Being the first person to say salam takes humility and courage because although it is obligatory to reciprocate the Islamic greeting, regrettably many Muslims don’t. You therefore take the risk of essentially being a ignored which, let’s be honest, is not the most pleasant of feelings and can even be quite embarrassing and humiliating depending on your own coping mechanisms and context. And this is what we do, we Muslims in my experience do not make newcomers to Islam feel welcome and valued. I can relate an anecdote from personal experience. I remember when I was praying in a mosque in New Zealand. I had just arrived from the UK and I didn’t know anyone. There were many people in the mosque who were from the same cultural background and with hindsight I realized that they must have prayed together for years and thus they, consciously or not, created an in-group. Because I was a newcomer and because I was not from the same background as the in-group I was an outsider. Upon completing my prayer, the Muslim man to my right asked me if I spoke Arabic and I can’t deny that I was grateful for the attention. I thought (naively) that this was an overture and that the Muslim man wanted to welcome me to the community. So, I responded with a smile and affirmed that I can converse in the Arabic language. Almost immediately after the affirmation the Muslim man admonished me and criticised my posture stating that how I pray is flawed. I was caught unaware and responded by saying that I have an ankle injury which prevents me from adopting the proper posture. The Muslim man retorted but identifying yet another perceived error in how I pray and then concluded the conversation. I thought this was astonishing. Here was an opportunity to welcome a newcomer to Islam and yet this individual instead decided to criticise me the moment we first met. I wasn’t expecting that he would be like this (although I should have known better and I should have had a riposte available). This is but one of many, many examples of how unwelcoming Muslims can be which is the complete anti-thesis of Islam which encourages its adherents to embrace newcomers and to treat them with courtesy, respect and dignity.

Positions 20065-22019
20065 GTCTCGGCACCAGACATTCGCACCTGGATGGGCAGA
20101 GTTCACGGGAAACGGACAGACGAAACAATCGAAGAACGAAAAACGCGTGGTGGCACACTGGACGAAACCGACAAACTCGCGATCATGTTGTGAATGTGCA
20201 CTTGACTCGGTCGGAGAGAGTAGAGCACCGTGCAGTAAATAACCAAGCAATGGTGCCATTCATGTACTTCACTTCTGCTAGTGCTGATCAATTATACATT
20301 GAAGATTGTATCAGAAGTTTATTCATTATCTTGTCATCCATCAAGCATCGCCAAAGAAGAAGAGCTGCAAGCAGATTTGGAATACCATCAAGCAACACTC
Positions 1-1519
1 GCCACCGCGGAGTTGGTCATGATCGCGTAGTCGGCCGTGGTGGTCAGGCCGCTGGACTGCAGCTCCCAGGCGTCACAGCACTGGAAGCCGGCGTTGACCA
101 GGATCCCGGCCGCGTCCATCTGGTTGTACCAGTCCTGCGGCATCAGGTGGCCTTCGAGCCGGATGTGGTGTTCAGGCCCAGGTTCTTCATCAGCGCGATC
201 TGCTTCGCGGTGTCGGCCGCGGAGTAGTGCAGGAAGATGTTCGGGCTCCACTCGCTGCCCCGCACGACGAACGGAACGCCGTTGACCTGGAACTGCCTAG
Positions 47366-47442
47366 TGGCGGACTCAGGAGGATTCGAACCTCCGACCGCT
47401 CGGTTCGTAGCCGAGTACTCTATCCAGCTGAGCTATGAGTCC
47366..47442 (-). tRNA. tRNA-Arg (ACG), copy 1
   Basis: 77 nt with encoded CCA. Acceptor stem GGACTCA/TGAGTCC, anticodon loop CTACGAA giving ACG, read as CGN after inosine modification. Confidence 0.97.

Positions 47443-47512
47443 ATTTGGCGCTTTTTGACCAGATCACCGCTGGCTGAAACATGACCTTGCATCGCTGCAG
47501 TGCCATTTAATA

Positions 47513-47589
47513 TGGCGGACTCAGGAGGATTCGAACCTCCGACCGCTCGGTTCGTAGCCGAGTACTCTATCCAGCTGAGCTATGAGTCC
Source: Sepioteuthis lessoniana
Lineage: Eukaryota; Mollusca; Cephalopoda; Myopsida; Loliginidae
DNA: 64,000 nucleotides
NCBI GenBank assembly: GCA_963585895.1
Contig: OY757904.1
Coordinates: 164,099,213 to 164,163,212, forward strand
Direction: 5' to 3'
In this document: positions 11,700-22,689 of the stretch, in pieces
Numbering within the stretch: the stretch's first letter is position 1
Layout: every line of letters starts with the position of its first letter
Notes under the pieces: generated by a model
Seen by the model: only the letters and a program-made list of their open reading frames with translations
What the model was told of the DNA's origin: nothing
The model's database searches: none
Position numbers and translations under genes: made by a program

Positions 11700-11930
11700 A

Attitudes such as these will continue to prevail in Muslim communities unless we do something about it. I have attended Friday sermons that have addressed this issue, but I don’t think enough is being done about it. From a very early age Muslim children must be taught the sunnah (the blessed prophet Muhammad’s (PBUH) example) and how he treated other people, newcomers to Islam, his neighbours, guests and even people in the marketplace (it is narrated that there wasn’t a single person that the person would make eye contact with in the bazaar that he wouldn’t smile to. A small and simple kindness such as this would make such a tremendous impact).

Why is all of this so important? Many Muslim youth may sadly live in hostile households which are devoid of love and they may not feel valued. They may subsequently turn to society for inclusion and validation yet since Islamophobia is rising inexorably, and they may only receive exclusion and derision. They therefore attend their local mosques and hope to be embraced by their Muslim brothers. If we do not have the awareness that many of our Muslim youth are in pain and that they need to feel that they belong to a community than this is a disastrous failure on our part. These Muslim youth may wander aimlessly to seek comfort in nightclubs, brothels and casinos and may try to escape the real world by consuming alcohol and drugs and by rolling the dice.
I say this as much to myself as I do to others: be kind to one another people, smile and greet one another. As I enumerated above, a small kindness can have such a tremendous impact.